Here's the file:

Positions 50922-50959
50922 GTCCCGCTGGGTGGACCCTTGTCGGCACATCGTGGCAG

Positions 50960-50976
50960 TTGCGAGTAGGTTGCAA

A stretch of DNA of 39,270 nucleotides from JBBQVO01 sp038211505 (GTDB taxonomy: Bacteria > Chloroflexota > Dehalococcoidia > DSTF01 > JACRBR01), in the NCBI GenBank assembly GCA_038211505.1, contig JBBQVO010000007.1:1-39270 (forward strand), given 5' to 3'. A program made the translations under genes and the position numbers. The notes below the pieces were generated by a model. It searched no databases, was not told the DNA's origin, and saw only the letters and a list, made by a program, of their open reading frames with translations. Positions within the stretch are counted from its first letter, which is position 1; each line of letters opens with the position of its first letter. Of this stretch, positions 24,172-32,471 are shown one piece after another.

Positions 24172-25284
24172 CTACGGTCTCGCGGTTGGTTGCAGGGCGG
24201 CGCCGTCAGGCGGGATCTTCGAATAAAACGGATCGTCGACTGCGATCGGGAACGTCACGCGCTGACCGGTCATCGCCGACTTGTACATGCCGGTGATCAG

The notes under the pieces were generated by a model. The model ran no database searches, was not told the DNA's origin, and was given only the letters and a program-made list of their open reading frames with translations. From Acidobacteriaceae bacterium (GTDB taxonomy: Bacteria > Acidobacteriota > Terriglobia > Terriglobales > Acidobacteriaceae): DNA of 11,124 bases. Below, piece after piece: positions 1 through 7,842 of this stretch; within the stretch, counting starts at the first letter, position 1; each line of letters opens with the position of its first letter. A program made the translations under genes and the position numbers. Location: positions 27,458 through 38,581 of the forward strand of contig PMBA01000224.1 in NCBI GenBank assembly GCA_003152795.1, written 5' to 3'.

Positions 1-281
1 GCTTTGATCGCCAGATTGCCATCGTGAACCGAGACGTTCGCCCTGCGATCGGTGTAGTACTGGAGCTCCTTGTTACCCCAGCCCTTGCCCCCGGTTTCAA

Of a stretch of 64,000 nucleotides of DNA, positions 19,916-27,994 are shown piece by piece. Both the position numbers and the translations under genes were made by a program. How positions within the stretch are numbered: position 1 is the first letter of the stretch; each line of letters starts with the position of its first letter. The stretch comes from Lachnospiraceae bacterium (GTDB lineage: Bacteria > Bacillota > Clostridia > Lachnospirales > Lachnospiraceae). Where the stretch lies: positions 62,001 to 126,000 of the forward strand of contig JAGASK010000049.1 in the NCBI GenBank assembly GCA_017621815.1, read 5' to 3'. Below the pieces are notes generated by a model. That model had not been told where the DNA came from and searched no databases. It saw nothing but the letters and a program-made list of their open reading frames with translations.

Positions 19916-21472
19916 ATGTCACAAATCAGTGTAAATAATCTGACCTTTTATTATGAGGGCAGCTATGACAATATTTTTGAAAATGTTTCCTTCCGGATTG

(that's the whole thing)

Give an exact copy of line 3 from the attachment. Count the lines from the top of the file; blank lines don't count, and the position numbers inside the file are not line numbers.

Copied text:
Positions 50960-50976